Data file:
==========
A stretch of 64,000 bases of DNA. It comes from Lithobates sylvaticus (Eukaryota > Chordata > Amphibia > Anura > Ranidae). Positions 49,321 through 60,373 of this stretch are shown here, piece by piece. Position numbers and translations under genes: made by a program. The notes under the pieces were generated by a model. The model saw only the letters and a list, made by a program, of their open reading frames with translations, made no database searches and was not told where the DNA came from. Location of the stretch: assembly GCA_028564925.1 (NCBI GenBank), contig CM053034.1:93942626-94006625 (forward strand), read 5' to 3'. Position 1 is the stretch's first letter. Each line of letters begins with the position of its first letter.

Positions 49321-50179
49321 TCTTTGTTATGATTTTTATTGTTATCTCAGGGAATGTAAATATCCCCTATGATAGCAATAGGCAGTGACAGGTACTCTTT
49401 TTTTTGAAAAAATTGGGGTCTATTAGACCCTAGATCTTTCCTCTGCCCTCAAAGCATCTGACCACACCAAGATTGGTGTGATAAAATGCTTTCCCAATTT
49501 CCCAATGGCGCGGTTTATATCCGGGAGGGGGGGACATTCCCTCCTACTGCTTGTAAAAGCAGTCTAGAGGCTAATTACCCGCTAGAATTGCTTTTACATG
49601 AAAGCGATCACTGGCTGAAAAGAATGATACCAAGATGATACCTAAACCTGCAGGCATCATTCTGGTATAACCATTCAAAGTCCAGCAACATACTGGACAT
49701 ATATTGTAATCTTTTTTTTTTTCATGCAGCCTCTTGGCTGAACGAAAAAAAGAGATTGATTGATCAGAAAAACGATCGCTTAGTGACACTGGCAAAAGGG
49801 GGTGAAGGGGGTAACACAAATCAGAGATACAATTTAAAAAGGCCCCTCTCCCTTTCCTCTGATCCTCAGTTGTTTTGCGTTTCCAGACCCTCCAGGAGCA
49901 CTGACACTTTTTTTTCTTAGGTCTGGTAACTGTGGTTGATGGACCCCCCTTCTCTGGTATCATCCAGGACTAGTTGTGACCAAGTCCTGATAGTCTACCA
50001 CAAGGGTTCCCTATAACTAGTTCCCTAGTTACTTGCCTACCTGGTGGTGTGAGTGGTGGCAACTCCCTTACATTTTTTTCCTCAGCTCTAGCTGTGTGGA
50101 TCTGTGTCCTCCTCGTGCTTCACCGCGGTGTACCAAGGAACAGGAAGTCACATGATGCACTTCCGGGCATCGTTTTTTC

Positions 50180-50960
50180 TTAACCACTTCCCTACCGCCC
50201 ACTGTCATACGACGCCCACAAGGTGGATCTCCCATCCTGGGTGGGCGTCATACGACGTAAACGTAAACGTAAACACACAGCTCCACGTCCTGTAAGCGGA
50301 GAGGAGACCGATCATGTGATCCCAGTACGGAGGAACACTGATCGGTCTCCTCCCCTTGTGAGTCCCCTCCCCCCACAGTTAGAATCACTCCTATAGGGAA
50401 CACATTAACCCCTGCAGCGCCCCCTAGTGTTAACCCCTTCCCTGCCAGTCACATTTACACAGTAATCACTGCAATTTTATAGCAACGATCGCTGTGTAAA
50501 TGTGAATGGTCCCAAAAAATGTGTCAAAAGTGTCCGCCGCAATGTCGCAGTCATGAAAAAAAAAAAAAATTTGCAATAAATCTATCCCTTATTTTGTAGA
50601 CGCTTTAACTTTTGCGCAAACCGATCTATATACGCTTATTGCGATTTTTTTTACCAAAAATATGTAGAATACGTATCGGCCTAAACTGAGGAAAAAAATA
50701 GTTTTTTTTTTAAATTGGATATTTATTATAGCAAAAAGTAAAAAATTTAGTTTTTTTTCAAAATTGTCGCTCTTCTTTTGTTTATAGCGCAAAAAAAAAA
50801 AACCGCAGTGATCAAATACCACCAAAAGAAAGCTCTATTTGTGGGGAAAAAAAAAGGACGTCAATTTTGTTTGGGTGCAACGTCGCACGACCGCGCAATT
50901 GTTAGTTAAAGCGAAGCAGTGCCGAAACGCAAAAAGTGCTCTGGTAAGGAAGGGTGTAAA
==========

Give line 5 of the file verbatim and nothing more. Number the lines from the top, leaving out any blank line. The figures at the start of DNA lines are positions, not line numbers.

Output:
49501 CCCAATGGCGCGGTTTATATCCGGGAGGGGGGGACATTCCCTCCTACTGCTTGTAAAAGCAGTCTAGAGGCTAATTACCCGCTAGAATTGCTTTTACATG